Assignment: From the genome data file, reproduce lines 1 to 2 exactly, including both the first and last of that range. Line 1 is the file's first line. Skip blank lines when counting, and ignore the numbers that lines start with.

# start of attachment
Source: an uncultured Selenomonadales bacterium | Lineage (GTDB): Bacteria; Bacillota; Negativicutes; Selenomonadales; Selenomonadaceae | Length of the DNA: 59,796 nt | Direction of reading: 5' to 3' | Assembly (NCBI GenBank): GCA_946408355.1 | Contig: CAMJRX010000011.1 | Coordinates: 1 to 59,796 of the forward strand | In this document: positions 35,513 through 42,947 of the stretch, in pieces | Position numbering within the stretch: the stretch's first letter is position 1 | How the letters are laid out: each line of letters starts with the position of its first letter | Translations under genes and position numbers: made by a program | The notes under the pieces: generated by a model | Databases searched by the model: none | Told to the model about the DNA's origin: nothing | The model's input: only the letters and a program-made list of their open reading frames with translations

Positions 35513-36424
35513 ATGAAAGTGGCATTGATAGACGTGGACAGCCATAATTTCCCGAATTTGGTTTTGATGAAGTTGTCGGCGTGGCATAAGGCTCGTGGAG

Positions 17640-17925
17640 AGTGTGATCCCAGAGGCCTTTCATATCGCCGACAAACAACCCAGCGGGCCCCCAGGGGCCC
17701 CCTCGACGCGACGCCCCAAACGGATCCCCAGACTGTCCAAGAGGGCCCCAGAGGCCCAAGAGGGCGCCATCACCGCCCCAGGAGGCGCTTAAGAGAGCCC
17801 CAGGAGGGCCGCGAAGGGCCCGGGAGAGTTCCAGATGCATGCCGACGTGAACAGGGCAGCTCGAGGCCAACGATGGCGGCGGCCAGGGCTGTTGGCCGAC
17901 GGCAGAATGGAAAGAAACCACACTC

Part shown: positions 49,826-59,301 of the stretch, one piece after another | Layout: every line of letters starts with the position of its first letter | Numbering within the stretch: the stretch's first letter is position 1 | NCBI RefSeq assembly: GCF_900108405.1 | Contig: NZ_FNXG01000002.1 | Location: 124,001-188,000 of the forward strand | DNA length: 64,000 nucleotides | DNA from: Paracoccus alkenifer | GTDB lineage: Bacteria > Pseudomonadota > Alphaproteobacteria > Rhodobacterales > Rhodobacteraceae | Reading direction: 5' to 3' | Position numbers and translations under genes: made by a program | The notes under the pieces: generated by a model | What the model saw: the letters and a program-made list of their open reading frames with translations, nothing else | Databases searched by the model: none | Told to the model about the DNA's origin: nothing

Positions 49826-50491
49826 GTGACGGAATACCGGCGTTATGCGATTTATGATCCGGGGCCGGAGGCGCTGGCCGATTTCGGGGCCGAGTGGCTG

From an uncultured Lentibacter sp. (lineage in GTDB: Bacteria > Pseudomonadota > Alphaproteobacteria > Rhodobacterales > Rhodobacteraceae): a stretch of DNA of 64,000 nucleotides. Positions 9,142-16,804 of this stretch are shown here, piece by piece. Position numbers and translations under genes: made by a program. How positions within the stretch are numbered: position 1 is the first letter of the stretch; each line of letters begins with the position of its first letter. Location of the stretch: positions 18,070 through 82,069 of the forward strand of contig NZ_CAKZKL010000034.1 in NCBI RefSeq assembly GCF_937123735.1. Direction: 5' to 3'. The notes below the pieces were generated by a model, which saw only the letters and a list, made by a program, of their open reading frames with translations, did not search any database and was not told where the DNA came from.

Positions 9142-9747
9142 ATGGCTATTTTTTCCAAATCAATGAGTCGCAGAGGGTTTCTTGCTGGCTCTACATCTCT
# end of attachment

Source: an uncultured Selenomonadales bacterium | Lineage (GTDB): Bacteria; Bacillota; Negativicutes; Selenomonadales; Selenomonadaceae | Length of the DNA: 59,796 nt | Direction of reading: 5' to 3' | Assembly (NCBI GenBank): GCA_946408355.1 | Contig: CAMJRX010000011.1 | Coordinates: 1 to 59,796 of the forward strand | In this document: positions 35,513 through 42,947 of the stretch, in pieces | Position numbering within the stretch: the stretch's first letter is position 1 | How the letters are laid out: each line of letters starts with the position of its first letter | Translations under genes and position numbers: made by a program | The notes under the pieces: generated by a model | Databases searched by the model: none | Told to the model about the DNA's origin: nothing | The model's input: only the letters and a program-made list of their open reading frames with translations

Positions 35513-36424